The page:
OREM, Utah -- An effort to get studios to release the so-called "airline" versions of R-rated movies is flying once again.
Some members of the Video Software Dealers Association are attempting to convince studios to release these versions, which are typically edited for viewing on airplanes and later on television, said Gregg Wright, president of Sound Vision. Wright is president of VSDA's Utah chapter and is also an investor in Video III here, which racks 120 supermarket rental departments in the Western states.
The plan got an enthusiastic reception from attendees at VSDA's regional leaders' meeting last month in Los Angeles, and is now under review by the association's legal counsel, said Wright.
"This is just giving the studios and the video retailers a new way to make some money," he said. "There are all kinds of different versions available for specific needs and niche markets." But there is more demand for edited versions of R-rated movies than for letterbox or colorized versions, he added.
The idea of issuing edited versions on video was first promoted five years ago by Prime Cut Entertainment, Mission Viejo, Calif., which sought to become a distributor of such movies. It claimed the support of many large supermarket chains.
But there are two differences between what Wright is proposing and Prime Cut's plan, which never got off the ground. For one, Wright is not seeking to set up a separate distributorship, but only to gain access to these movies for the stores in which he has an interest, and for the other retailers he represents as a VSDA chapter president. Secondly, he is not asking that they be released at the same time as the initial rental street date. Instead, he's seeking to have the video versions available when the movies are repriced for the sell-through market.
Wright's plan to release the edited versions after the main rental window addresses the studios' economic concern over diluting sales of the original release, he said.
"If you will wait and bring it out when it is repriced, then it will not affect the original purchase," he said. "The retailers will still need to buy the same number of copies.
"But when it comes out in an edited version, then retailers who want to have complete family sections will buy additional copies at that time for that area. So those would be incremental sales that will not cannibalize the original order."
As to the concerns of the creative community, "They are already allowing these movies to go out as an airline version and eventually as a TV version. So if it is already going out to those two sources, why not make it available to video retailers as well?" said Wright.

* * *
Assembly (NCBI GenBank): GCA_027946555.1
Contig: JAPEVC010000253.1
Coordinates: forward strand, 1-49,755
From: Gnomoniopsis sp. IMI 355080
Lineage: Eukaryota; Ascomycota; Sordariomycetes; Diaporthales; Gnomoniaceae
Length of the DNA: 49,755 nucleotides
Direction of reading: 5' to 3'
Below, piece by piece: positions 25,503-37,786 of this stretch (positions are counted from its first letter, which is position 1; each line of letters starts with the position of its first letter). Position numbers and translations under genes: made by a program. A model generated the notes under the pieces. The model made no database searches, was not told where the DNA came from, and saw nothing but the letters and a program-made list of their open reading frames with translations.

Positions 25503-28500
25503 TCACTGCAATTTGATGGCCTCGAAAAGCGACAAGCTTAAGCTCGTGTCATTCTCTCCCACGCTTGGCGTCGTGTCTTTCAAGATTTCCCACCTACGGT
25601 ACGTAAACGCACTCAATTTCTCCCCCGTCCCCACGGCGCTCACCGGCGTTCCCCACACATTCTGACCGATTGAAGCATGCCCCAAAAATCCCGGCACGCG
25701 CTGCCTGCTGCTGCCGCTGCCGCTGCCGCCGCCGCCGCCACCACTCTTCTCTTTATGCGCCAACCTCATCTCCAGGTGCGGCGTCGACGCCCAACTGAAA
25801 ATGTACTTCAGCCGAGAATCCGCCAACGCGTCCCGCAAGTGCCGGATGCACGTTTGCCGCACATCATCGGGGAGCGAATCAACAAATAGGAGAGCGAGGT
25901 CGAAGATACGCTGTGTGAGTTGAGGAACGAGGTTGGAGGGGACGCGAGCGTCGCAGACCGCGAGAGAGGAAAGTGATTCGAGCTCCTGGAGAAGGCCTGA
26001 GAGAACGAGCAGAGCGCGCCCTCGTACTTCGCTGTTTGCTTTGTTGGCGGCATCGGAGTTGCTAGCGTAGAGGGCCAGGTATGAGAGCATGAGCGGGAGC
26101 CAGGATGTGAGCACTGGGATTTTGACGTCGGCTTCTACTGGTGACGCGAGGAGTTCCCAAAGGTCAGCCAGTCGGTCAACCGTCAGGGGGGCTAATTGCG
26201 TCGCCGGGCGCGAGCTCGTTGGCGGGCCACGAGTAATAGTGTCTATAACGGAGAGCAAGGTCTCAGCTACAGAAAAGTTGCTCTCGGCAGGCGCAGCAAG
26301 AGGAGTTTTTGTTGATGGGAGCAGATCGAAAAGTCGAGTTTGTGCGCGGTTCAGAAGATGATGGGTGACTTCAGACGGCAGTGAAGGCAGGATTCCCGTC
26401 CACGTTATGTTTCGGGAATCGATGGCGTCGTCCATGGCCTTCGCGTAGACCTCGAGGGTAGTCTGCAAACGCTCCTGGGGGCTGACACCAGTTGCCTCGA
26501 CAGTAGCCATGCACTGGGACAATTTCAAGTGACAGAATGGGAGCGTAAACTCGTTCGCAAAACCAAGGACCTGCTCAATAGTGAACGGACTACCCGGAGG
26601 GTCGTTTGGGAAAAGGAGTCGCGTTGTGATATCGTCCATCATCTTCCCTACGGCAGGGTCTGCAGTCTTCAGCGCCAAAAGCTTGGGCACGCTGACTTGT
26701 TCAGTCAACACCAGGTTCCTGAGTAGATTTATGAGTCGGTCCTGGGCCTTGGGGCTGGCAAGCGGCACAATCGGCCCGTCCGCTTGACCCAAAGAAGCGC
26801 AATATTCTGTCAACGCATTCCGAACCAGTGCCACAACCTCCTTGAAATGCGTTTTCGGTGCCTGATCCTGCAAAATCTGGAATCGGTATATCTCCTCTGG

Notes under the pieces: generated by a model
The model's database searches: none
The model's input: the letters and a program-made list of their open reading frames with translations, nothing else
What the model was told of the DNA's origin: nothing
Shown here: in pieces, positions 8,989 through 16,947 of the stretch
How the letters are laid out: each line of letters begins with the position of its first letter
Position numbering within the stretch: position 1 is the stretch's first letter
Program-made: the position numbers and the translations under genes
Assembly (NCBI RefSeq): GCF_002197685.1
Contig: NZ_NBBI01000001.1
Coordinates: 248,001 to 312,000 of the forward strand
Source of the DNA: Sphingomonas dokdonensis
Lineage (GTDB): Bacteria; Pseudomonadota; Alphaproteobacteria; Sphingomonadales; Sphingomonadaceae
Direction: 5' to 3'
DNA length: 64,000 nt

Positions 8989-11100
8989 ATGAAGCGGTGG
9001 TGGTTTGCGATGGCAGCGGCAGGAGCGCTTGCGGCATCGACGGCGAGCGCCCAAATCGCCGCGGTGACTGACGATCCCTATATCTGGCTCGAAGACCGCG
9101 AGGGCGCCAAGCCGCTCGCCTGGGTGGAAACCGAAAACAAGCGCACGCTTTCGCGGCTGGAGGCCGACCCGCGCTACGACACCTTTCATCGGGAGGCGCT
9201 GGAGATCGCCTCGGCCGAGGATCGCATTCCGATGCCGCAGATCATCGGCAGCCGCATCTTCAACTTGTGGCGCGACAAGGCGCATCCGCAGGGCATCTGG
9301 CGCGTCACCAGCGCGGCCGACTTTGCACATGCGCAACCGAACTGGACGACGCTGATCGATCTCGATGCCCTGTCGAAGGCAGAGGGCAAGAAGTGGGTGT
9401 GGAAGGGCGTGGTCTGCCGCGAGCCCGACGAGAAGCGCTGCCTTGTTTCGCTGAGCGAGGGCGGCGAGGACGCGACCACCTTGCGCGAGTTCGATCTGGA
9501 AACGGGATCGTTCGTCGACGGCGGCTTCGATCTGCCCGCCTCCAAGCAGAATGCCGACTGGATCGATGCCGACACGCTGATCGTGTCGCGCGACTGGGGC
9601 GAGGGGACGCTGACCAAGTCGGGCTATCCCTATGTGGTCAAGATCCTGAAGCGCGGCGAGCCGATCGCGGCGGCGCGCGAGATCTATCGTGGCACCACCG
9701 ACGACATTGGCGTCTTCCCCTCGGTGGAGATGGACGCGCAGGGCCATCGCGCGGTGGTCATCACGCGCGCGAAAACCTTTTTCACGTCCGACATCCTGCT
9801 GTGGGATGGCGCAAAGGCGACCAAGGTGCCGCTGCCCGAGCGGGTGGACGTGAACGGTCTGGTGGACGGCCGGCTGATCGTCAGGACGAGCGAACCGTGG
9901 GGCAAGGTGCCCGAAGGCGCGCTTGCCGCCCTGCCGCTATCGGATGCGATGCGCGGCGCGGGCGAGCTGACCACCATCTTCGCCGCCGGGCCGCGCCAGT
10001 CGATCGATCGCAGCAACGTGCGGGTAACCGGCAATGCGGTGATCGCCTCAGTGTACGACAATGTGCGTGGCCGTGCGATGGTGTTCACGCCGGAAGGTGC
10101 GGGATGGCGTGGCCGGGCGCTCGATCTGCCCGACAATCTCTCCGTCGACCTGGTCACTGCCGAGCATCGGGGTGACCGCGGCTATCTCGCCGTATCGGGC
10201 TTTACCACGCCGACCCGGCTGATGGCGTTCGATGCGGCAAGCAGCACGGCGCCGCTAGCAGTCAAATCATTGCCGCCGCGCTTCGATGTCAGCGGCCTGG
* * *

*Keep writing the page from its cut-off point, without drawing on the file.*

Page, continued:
"There is a large portion of the population that, for one reason or another, will not rent R-rated product, but they still have a strong interest in seeing these movies in an edited form," he noted. Wright said these movies will have less demand on the East and West coasts, and more in places like the Bible Belt, the Midwest and Western states like Utah and Wyoming.
Another long-time supporter of releasing the airline-edited versions of movies is the Dove Foundation, Grand Rapids, Mich. "We think it is time to open the discussion again about making edited titles available to the general public," said Dick Rolfe, managing director.
Noting the departure from the rental business by Glen's Markets, Gaylord, Mich., because of unwillingness to carry R-rated movies, Rolfe said edited versions would answer such concerns.
"Hollywood has always argued that they didn't want to put two stockkeeping units on the same shelf," he pointed out. "Well, they've solved that problem. The supermarkets are not putting anything out. So let's at least get one version of some of these movies out on the shelves, even if it is an edited version."
Rolfe advocates releasing the edited versions at the same time as the original version. Studies done a few years ago showed that retailers would increase the number of copies they'd buy if the edited versions were offered, he said. "The whole argument of cannibalization of sales is a non sequitur," he stated.
The movie business should take a cue from the music industry, which is making special edited versions of recordings available to Wal-Mart Stores, Bentonville, Ark., said Rolfe. "They have proven that edited versions of entertainment product will sell," he said.